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Does Dual Diagnosis Affect Violence and Moderate/Superficial Self-harm in Heroin Addiction at Treatment Entry?

Maremmani, Angelo Giovanni Icro MD; Rugani, Fabio MD; Bacciardi, Silvia MD; Rovai, Luca MD; Pacini, Matteo MD; Dell'Osso, Liliana MD; Maremmani, Icro MD

doi: 10.1097/ADM.0000000000000019
Original Research
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Objectives: The presence of aggressive and self-harm behaviors is common in heroin-addicted patients, but these frequent co-occurrences have been poorly investigated. Given the fact that self-harm may be seen as both a clear addictive behavior, with its opiate theory, and as part of psychiatric illness, such as psychosis and bipolar spectrum disorders, in this study, we intend to investigate which of the 2 models is more consistent.

Methods: We compared dual diagnosis with the clinical features of 30 moderate/superficial self-harmed and 162 violent heroin-addicted patients who reported aggressive behavior in the month preceding their request to be treated. As control group, we selected 808 lifetime nonviolent heroin-addicted patients.

Results: The presence of a bipolar spectrum diagnosis proved to be the highest risk factor (B = 4.33; exp(B) = 76.52; 95% confidence interval for exp(B) = 35.69-164.04; P < 0.001) for the presence of aggressive behavior (χ2= 433.05; df = 5; P < 0.001). The highest risk factor for the presence of moderate/superficial self-harm2 = 24.83; df = 2; P < 0.001) was a dual diagnosis for chronic psychosis (β = 1.46; exp(B) = 4.34); 95% confidence interval for exp(B) = 1.11-16.98; P < 0.001). The relationships between aggressive and/or self-harm behaviors and the natural history of addiction in heroin-addicted patients seemed to be less consistent.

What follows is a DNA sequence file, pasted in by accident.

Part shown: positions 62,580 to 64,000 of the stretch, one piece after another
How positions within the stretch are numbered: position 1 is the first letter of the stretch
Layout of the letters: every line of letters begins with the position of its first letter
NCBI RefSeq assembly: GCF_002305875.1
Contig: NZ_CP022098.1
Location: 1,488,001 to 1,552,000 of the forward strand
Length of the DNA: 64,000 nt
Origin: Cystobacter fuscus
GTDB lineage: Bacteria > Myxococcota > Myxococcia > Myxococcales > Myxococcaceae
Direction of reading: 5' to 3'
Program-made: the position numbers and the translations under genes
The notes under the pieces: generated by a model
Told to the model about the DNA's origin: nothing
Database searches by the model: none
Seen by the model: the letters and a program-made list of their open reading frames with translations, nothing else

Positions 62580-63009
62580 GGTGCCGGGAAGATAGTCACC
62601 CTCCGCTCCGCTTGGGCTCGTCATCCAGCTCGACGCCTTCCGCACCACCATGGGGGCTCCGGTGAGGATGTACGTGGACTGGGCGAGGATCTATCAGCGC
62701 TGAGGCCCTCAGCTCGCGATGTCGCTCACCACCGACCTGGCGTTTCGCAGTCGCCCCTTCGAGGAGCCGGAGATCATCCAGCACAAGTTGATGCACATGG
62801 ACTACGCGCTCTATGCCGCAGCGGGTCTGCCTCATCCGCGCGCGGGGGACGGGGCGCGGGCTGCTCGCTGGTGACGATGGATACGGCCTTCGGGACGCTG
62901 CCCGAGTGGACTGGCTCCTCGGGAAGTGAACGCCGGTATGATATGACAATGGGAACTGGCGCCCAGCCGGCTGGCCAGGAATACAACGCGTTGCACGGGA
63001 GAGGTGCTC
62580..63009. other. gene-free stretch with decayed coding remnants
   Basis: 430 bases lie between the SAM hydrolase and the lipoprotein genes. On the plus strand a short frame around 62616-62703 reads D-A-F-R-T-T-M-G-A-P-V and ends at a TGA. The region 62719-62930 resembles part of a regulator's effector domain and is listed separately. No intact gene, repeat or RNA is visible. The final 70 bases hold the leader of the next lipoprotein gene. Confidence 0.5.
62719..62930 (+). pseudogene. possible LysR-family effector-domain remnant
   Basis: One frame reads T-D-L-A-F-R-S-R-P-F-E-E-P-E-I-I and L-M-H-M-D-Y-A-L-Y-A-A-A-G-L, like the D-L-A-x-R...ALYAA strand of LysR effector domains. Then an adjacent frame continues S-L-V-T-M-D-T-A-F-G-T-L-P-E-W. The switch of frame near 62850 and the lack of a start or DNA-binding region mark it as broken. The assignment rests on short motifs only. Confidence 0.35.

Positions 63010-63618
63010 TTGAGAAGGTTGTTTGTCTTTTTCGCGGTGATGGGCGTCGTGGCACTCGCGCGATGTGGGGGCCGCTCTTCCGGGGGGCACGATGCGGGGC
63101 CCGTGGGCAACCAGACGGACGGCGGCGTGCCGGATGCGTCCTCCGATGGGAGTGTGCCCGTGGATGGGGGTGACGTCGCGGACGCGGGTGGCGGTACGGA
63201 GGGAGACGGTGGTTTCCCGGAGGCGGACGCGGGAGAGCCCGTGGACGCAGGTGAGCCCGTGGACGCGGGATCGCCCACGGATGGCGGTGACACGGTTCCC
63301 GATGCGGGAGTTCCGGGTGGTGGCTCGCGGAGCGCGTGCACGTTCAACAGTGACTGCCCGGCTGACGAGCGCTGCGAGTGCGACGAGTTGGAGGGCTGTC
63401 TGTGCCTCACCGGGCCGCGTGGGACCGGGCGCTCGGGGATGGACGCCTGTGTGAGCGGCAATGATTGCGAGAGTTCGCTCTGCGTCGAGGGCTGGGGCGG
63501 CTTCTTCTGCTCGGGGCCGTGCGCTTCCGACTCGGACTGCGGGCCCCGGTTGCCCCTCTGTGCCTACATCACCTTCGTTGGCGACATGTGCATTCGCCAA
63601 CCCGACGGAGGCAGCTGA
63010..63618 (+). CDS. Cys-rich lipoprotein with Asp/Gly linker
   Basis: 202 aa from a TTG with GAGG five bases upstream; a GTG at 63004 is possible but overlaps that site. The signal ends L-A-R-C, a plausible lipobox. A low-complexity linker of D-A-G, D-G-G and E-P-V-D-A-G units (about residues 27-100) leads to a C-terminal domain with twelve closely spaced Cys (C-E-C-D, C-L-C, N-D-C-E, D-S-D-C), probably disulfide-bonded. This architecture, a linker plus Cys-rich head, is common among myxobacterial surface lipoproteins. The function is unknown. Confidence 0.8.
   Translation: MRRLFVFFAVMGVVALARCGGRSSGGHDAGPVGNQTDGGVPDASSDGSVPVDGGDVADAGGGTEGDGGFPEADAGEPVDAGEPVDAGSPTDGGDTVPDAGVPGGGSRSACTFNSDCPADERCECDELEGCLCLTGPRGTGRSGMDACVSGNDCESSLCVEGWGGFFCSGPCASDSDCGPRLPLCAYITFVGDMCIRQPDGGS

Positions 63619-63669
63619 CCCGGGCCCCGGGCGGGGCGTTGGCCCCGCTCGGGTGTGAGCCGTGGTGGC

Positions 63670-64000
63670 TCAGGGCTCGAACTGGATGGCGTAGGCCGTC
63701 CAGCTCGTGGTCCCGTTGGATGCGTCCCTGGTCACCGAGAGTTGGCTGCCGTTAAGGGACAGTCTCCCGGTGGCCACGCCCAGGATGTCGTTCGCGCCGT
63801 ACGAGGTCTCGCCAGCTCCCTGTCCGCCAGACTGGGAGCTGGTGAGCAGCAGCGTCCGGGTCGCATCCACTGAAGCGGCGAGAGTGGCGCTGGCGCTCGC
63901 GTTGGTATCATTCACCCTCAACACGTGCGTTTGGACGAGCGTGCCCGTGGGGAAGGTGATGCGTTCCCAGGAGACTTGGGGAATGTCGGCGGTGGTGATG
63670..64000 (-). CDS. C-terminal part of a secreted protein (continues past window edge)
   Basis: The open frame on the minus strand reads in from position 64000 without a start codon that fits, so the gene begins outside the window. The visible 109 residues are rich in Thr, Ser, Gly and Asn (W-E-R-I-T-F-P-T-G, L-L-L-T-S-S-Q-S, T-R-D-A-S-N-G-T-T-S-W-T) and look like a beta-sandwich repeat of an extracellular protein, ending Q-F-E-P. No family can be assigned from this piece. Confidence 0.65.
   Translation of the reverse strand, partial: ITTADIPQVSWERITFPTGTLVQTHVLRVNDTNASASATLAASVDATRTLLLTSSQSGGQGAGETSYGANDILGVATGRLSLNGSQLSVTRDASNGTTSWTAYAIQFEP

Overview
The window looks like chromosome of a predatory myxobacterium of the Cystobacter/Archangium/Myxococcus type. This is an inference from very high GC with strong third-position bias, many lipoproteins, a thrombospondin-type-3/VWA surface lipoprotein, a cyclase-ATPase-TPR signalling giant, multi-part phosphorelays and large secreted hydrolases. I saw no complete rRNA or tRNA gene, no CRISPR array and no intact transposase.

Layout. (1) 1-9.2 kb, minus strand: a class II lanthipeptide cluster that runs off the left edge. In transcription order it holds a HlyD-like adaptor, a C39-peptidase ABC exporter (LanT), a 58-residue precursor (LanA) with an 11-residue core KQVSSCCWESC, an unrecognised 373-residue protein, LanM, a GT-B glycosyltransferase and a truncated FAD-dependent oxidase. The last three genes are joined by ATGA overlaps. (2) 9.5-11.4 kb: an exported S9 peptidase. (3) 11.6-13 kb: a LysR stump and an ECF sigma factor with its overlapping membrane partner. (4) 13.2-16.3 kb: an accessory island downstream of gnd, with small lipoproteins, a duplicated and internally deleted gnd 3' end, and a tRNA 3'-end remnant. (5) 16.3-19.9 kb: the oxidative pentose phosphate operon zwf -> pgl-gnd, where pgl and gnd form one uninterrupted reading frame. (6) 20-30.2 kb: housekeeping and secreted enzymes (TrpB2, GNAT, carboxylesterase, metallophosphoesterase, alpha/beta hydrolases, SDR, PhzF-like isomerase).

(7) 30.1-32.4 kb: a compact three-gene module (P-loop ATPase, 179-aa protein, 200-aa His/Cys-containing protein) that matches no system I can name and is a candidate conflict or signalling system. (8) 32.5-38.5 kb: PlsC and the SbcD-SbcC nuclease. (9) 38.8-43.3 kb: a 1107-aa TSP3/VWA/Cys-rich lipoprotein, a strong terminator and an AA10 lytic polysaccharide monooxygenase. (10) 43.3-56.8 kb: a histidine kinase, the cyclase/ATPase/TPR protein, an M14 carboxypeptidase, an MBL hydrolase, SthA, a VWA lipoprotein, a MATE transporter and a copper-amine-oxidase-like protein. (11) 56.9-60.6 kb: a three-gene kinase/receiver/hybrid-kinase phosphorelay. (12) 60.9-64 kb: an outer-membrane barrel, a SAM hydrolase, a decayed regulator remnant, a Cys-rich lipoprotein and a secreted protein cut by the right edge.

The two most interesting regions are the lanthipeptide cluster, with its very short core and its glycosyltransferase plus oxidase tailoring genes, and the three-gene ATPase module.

Conclusions: Our data show a frequent co-occurrence of aggression and bipolar spectrum disorder in heroin-addicted patients, which is manifested as aggression directed toward others (violence). On the contrary, self-injurious behavior seems to be strongly correlated with psychotic disorders. Thus, aggressive behavior seems to be correlated, in heroin-addicted patients before entering treatment, with dual diagnosis rather than with a natural history of heroin addiction.

From the Vincent P. Dole Dual Diagnosis Unit (AGIM, FR, SB, LR, MP, IM), Department of Neurosciences, Santa Chiara University Hospital, University of Pisa, Italy, EU; Association for the Application of Neuroscientific Knowledge to Social Aims (AU-CNS) (AGIM, IM), Pietrasanta, Lucca, Italy, EU; G. De Lisio Institute of Behavioural Sciences (MP, IM), Pisa, Italy, EU; and Department of Clinical and Experimental Medicine (LD), University of Pisa, Italy, EU.

Send correspondence and reprint requests to Icro Maremmani, MD, Vincent P. Dole Dual Diagnosis Unit, Department of Neurosciences, Santa Chiara University Hospital, University of Pisa, Via Roma, 67 56100 Pisa, Italy, EU. E-mail: maremman@med.unipi.it.

The authors declare no conflicts of interest.

Received April 12, 2013

Accepted December 14, 2013

© 2014 American Society of Addiction Medicine